many wonder where that will leave the relationship between u.s. and china. >> reporter: scenes of cooperation in southwest china as u.s. and chinese soldiers work together to free a victim trapped in rubble or to treat an injured person or build a bridge to rescue people trapped on the other side of a river. it's a joint disaster relief exercise overseen by top u.s. and china commanders. this is the fourth such disaster relief tril since 2013. and it is a show of good will from both sides. the friendly atmosphere going on here is a strak contrast going on where u.s. and chinese navies are locked in a tense standoff in the south china sea. since 2012 china have seized territory. in response the u.s. has sailed more ships and flown planes nearby. the delicate stalemate is part of a complicated relationship between the world's two largest militaries that the new u.s. commander in chief will have to
manage. but what will u.s. president-elect trump's policy toward china look like? in short it's hard to tell. trump largely avoided the issue on the campaign trail, driving home an anti-china economic message instead. >> we can't continue to allow china to rape our can country. that's what they're doing. >> reporter: some analysts have speculated trump could give china more of a free pass in the south china sea. instead, focusing on other issues like trade. but others point to who might join trump's administration and say a tough on china policy could be in the work. >> very conservative people who really embrace very anti-china rhetoric. >> reporter: trump's pick for national security adviser, retired general mike flynn says, quote, china should be viewed as an enemy of the united states. retired james machlt attis said
to continue the counterbalance if china continues the bully in south china sea. back at the disaster relief exercise, cnn asked another expert, four-star general robert brown, commander of the u.s. army pacific what advice he would give to the trump administration on china if asked? >> the more you can build relationships, it leads to trust. when you have trust, you can have differences. >> reporter: those differences were put aside at this joint training. but it will be up to dthd truon trump and his administration if any more group photos will be taken in years to come. >> matt rivers joining us now from beijing. matt, you had the chinese president saying that this relationship between the u.s. and china is now at a hinge moment. i wonder, as we've seen this -- you know, there was so much talk about the transpacific partnership and trade was such an issue in the election here. that pact is now gone. that was a pact that allowed the u.s. and many asia-pacific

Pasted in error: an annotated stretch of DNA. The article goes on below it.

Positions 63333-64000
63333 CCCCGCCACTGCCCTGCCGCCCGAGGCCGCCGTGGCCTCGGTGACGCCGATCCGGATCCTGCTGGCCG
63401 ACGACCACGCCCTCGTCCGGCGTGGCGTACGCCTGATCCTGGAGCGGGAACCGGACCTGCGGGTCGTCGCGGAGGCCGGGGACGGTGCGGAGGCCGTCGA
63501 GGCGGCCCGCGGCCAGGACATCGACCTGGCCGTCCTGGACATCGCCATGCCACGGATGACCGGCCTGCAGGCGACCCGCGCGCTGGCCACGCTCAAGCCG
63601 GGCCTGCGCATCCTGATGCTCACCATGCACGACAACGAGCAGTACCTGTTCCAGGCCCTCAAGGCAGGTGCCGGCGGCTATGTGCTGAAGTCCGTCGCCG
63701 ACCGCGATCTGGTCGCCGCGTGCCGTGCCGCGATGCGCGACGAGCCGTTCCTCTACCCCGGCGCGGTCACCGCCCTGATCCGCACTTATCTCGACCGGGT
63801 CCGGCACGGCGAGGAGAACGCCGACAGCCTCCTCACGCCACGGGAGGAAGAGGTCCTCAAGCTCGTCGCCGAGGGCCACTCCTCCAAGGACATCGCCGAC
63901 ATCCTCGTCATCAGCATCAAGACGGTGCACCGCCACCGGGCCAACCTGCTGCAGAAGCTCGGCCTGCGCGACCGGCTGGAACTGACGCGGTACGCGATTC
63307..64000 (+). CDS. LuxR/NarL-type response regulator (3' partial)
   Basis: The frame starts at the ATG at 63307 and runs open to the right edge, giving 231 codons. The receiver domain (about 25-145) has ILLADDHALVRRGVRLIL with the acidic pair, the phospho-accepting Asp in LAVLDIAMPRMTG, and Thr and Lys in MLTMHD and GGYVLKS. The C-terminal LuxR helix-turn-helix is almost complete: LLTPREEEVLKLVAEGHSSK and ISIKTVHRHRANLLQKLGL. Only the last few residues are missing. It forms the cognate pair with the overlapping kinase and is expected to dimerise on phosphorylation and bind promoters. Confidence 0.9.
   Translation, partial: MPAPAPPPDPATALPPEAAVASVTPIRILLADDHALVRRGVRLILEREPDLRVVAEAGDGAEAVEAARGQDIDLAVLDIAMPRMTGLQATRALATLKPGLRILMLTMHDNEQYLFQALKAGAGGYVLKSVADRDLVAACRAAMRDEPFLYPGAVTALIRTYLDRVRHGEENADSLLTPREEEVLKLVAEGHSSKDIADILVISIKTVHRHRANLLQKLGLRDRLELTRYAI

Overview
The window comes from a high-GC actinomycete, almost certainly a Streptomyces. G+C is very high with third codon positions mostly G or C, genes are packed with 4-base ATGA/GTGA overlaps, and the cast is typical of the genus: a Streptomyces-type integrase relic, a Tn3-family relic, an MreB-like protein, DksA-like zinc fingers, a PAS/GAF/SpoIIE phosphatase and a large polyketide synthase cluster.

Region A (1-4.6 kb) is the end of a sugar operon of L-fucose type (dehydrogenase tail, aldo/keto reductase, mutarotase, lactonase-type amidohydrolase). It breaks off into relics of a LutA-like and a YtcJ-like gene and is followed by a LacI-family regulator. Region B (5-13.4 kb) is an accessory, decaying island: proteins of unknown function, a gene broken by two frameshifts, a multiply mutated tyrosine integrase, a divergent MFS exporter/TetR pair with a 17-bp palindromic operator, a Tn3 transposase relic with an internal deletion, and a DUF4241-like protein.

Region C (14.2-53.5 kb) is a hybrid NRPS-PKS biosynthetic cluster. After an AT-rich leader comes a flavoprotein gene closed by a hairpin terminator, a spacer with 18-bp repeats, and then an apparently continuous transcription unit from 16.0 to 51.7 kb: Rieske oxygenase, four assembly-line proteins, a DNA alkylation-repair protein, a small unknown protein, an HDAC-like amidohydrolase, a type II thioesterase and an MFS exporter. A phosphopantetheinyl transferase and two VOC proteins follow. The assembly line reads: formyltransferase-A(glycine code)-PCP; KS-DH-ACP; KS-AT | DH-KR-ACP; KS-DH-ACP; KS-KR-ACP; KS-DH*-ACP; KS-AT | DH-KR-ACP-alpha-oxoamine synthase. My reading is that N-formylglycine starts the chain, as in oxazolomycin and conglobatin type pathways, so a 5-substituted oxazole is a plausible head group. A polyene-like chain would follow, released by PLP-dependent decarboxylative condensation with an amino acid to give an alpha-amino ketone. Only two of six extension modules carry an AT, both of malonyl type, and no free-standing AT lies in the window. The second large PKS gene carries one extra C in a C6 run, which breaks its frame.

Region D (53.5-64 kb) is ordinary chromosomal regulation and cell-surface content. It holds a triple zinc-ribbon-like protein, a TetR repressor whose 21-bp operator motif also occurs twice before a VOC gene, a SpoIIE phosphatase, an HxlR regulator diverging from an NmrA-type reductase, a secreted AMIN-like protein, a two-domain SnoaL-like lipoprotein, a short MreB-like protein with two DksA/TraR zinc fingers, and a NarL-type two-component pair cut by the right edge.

nations to join together as a counter to china. so, now how does china, in light of, that in light of donald trump being in the white house, see its role in the region? >> reporter: its role in the region is perhaps one where china's leaders see a bit of optimism now that donald trump will take office in january. china has long tried to bring asian nations into its economic sphere. if the united states kind of moves out of the picture more, if that ttp deal is dead in the water, as it does appear to be, then china could maybe pick up the slack and other countries looking for that big, economic power to side with would go with china. i'll add, its not just the economics of all of this, it's also the military side of this, if donald trump focuses more on domestic issues, perhaps then the u.s. military won't have as big a presence, a deterrent presence in the south china sea allowing china to try and go towards its own path a little more easier, expand in the south china sea like it wants to.
both on the economic side and geopolitical side, perhaps an opportunity for china with the election of donald trump. >> matt rivers, thank you for that report from beijing. that's it for me. "newsroom" with pamela brown starts right now. hello, i'm pamela brown in for brooke baldwin on this monday as president-elect trump builds his team while he's showing he's willing to knock down barriers with former foes after meeting with mitt romney, contender for secretary of state, there's now word trump is considering a democrat for another high-level spot. gabbert is in the running for positions at defense or state departments or at the united nations. now, one of a match of meetings trump is holding today as he looks toward his first day in office, now exactly 60 days away. let's get to the ground